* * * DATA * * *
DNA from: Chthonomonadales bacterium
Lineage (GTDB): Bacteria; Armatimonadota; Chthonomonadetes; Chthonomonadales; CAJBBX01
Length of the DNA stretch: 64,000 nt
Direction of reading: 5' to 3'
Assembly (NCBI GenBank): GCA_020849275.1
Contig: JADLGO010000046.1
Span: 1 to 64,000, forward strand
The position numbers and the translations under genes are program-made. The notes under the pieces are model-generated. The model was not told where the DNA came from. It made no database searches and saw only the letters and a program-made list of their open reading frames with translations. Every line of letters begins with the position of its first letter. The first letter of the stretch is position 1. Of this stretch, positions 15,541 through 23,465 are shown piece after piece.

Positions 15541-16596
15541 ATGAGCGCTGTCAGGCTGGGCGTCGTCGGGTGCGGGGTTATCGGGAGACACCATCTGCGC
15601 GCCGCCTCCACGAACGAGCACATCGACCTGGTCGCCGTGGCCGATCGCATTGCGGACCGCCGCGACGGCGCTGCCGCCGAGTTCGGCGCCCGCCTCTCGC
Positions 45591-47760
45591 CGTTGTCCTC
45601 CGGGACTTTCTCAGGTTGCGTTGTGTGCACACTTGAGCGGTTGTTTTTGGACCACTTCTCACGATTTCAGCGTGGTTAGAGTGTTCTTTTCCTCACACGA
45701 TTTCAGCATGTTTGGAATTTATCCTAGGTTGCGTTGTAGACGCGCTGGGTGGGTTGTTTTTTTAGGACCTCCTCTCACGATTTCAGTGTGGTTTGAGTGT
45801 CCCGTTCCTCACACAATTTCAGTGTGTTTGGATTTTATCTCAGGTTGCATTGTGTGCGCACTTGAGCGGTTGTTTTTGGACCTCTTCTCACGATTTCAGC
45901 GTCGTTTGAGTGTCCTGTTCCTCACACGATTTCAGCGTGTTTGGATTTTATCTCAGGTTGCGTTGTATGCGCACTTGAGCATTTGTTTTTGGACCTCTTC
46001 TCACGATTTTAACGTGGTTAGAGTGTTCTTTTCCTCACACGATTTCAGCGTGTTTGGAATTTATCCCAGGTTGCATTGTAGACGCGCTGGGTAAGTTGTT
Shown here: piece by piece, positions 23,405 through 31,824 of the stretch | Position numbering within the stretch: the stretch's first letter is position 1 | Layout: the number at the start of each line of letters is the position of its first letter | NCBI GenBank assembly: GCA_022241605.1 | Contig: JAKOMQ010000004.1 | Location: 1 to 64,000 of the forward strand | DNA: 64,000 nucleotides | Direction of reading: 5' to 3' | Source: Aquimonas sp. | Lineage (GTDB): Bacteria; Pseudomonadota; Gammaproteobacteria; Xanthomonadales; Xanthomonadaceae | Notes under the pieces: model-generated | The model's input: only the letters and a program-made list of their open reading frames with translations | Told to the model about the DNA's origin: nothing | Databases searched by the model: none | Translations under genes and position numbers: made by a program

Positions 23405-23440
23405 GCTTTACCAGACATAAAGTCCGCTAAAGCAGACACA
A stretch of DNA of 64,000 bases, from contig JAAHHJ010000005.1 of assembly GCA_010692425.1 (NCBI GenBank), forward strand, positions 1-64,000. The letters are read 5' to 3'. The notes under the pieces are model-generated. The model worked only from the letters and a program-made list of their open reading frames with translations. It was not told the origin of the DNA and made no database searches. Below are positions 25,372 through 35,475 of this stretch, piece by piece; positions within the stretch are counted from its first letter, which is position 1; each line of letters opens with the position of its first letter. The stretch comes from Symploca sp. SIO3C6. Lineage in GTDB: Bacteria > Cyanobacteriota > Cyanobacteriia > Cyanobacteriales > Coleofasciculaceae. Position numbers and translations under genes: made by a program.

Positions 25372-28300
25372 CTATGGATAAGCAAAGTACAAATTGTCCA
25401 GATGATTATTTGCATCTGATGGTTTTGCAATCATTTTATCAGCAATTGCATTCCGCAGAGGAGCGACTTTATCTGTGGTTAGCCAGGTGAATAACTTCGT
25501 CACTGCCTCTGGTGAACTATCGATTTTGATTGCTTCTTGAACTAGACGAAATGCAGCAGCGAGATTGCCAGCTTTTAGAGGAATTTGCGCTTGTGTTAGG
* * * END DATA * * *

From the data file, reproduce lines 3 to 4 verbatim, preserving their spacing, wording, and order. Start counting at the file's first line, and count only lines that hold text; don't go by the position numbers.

Length of the DNA stretch: 64,000 nt
Direction of reading: 5' to 3'